Some of you may have tried TeamSnap Live! through our testing period this fall, but it’s now available to all TeamSnap users. This new feature brings score updates, sideline banter, play-by-plays, instant communication and more to your mobile device.

It lets you experience the real-time action of the game no matter where you are:

  • Missing the travel soccer tournament because someone had to stay home.
  • In a meeting but wishing you were at your daughter’s hockey game.
  • Out of town but want to know how your grandson is doing in his basketball game.
  • Awaiting trial at sea in the ship’s brig but wondering how the baseball game went.

ios-feedTo begin using TeamSnap Live!, simply follow these steps:

  1. Important! Make sure you have the latest version of TeamSnap on your phone (that’s 3.0.3 on Apple and 3.0.4 on Android) and that in your phone’s settings, notifications are enabled for TeamSnap. The Live Update feature will not work without notifications. (If you’re not sure how to manage updates on your phone, check out these handy instructions forApple and Android. Not sure how to enable notifications? Here are instructions for Apple and Android.)
  2. Sign in to your team’s dashboard and click on the “Live!” menu item.
  3. Start chatting and entering scores!

We know you’ll find TeamSnap Live! as fun as we do, and as always, we’d love to hear your feedback or suggestions We’re also looking for stories of how customers are using TeamSnap Live! If you have a story to share with us, we just might have some free service for you!


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BC Minor Baseball

Coaching With a Purpose: Mixing Mental Lessons With Physical Ones



In just the last two decades, coaches are finally realizing the tremendous impact they can have on their win/loss record and the respect of their athletes by coaching the mental game.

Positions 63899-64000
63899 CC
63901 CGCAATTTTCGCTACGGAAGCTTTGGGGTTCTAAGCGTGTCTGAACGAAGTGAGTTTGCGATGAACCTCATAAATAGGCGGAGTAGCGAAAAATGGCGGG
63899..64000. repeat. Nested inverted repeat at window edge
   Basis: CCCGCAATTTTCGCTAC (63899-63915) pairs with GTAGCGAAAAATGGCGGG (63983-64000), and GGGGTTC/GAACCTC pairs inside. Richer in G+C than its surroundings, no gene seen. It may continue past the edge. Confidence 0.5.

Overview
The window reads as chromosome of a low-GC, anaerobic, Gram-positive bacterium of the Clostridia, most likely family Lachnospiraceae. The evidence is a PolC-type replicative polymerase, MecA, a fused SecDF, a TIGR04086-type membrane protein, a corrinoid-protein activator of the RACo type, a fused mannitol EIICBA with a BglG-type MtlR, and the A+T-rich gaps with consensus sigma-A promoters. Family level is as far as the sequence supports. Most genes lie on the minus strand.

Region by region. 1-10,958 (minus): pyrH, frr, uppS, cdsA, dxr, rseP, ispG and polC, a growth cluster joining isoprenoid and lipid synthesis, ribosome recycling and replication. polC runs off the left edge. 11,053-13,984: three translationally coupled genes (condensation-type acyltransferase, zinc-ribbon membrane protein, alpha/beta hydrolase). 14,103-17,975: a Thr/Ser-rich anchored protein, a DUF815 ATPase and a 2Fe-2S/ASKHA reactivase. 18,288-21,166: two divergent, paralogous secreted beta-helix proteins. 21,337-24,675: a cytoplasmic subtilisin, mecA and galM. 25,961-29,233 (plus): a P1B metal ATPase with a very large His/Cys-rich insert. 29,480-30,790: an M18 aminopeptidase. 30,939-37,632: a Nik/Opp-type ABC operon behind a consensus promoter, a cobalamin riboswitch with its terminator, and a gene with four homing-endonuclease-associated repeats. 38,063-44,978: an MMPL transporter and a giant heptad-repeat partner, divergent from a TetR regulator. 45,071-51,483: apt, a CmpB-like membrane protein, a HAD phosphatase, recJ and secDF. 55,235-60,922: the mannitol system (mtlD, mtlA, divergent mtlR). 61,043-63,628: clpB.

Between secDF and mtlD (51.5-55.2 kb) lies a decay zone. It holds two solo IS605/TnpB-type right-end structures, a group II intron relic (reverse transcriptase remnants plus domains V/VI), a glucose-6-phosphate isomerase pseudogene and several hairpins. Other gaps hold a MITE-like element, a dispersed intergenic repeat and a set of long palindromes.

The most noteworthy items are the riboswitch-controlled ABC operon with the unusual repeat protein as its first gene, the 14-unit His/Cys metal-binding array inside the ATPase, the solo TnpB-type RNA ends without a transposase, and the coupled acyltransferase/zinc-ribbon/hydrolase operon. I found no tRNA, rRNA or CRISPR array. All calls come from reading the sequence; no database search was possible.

There are still plenty of old-school coaches out there who ignore the reasons why such brilliant coaches as Phil Jackson, Bill Walsh and Tommy Lasorda were so successful. These coaches—and every other wildly successful coach—understand human psychology and how to get the most out of their human athletes.

The problem with old-school coaches is that in the back of their minds, they know they have an unlimited source of athletes ready to take the place the place of any athlete that just doesn’t fit with “my way of doing things.” The old-school coach may even have some success at some point and think, “That’s what I should repeat for more success.” And then the coach gets a whole new set of players who don’t respond to his rigid methods.

Wisdom is always an overmatch for strength.
—Phil Jackson, Basketball’s “Zen Master”

What I recommend to coaches is to have a simple structure or framework for mental lessons that can easily be taught and referenced when working on physical skills and in competition. Make up your own or feel free to use mine: